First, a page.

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  • Jefferson and the Virginians:Democracy, Constitutions, and Empire by Peter S. Onuf
  • Mark Boonshoft
Jefferson and the Virginians: Democracy, Constitutions, and Empire. By Peter S. Onuf. Walter Lynwood Fleming Lectures in Southern History. (Baton Rouge: Louisiana State University Press, 2018. Pp. xiv, 194. $38.00, ISBN 978-0-8071-6989-6.)

Peter S. Onuf knows Thomas Jefferson as well as any historian, and it shows in Jefferson and the Virginians: Democracy, Constitutions, and Empire. This slim book is based on Onuf's Walter Lynwood Fleming Lectures in Southern History, delivered at Louisiana State University. After an introduction and an essay on the centrality of union to Jefferson's thinking, each chapter puts Jefferson in conversation with another Revolutionary-era Virginian on an important theme: with Patrick Henry on democracy, James Madison on constitutionalism, and George Washington on empire.

Given the structure of the book, there is no linear narrative per se. As Jefferson's conversations with his interlocutors return to similar events, so does the reader. But the intellectual starting point is 1776. As Onuf frames it, in that moment Virginians defended their rights as Virginians under their provincial charter. Revolutionaries in other colonies similarly defended their rights under their charters. Yet through their shared defense of liberty and the "blood sacrifice" of revolution, members of these different colonies, who governed themselves under different charters, "became conscious of themselves as a people," as Americans (pp. 29, 52).

The people still had to be made whole, which happened in the book's other main inflection point: the election of 1800. As Onuf shows in the chapter on Patrick Henry and democracy, Jefferson saw the partisan politics of the 1790s as a reenactment of the imperial crisis. The Federalists—of which Henry was now one—were a faction. And factions, according to Jefferson, were illegitimate. By contrast, "a great political party that would mobilize the people to secure their liberties … would bring the body politic to life" (p. 115). That party was Jefferson's Republican Party. As Onuf shows in chapter 3, Jefferson's view downplayed somewhat the importance of the Constitution. James Madison disagreed with Jefferson's idea that the American people formed themselves because Madison, instead, credited the 1787 Constitution with creating the American people. To Jefferson, that idea underestimated "national differences," which distinguished Americans from other people. These differences had become "increasingly conspicuous to Jefferson" while abroad in the 1780s (p. 83).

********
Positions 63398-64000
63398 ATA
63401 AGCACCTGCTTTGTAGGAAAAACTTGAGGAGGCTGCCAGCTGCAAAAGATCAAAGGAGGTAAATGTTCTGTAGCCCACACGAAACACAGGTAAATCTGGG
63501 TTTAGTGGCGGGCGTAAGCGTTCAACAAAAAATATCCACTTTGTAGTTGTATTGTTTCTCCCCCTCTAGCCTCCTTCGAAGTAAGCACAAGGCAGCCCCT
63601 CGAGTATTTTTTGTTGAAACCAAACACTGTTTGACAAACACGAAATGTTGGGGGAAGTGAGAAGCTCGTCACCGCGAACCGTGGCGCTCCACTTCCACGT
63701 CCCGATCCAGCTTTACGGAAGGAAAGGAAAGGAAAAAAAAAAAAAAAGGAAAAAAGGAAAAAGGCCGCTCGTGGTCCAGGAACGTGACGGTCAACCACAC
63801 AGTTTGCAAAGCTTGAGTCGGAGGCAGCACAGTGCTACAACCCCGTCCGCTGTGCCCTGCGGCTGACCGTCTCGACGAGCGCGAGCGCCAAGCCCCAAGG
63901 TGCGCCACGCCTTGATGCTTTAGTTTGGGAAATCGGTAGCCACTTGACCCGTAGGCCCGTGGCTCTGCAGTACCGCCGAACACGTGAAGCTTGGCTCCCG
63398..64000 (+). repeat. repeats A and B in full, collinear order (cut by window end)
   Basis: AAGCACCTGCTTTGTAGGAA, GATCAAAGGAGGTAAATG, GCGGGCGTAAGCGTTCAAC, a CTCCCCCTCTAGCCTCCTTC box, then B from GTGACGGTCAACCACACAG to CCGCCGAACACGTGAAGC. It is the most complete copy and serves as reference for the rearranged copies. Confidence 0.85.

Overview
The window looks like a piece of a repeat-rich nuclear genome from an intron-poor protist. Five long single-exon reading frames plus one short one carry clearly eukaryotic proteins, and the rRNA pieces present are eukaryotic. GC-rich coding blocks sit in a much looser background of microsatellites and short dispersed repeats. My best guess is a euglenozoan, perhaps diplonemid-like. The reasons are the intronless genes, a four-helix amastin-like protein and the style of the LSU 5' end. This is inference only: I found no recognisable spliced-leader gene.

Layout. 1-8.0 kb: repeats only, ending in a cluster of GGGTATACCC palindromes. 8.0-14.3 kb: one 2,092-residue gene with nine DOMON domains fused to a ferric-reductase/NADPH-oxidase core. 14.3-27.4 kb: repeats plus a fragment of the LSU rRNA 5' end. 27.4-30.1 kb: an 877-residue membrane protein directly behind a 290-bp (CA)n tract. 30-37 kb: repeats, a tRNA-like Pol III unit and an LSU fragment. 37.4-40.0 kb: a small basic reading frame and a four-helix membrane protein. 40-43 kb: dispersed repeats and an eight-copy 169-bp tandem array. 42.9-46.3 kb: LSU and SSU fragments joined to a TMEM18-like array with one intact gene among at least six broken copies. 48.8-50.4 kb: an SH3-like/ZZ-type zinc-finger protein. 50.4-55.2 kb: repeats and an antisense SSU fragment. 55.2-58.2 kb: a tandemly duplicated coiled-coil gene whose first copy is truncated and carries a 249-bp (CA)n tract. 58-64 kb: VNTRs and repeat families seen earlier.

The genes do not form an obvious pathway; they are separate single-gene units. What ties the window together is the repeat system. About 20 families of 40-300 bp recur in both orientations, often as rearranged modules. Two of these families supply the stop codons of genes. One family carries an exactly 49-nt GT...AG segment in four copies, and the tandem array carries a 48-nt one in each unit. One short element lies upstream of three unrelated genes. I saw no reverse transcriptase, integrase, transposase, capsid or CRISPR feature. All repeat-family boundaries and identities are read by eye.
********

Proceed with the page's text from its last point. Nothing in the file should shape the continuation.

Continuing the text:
The Jeffersonian ascendancy culminated in the expansion of an American empire across the continent. Onuf's comparison of Jefferson's and Washington's notions of empire is particularly effective. Washington believed that he and the Continental army—a national institution—had won Americans an empire during the Revolutionary War. This view explains Washington's uncompromising faith in the new national government. He was unfazed by the "apparently conflicting imperatives of differentiation and emulation," of Americans' need [End Page 694] to repudiate their former British identity while building a British-style state (p. 131). But Jefferson continued to look back to the Declaration of Independence, in which Americans committed themselves to a union of states. The people's sovereignty was not the product of national power; rather, it manifested through various levels of government. As Onuf puts it, "Republicans were the true federalists, insisting that the multiplicity of jurisdictions in an expanding union made the United States strong" (p. 142). It was through an expanding and democratic—indeed, Jeffersonian—union that Washington's continental empire came to be.

Slavery is not a central thread in Jefferson and the Virginians, but the Missouri crisis is the chronological end point to Onuf's interpretation. Jefferson saw northern agitation about the Missouri question as an attack on the Union, that "ultimate end and justification of republican self-government" (p. 42). The Union had made possible the existence of an American people, but it "was destined to collapse" because of the peculiar institution (p. 41).

This is Onuf's "last book" (p. xii). It is characteristically sophisticated and sometimes dense. It also brilliantly, and movingly, encapsulates many central interpretive threads of the last half century of early American intellectual history, which Onuf himself did so much to create.

Mark Boonshoft...

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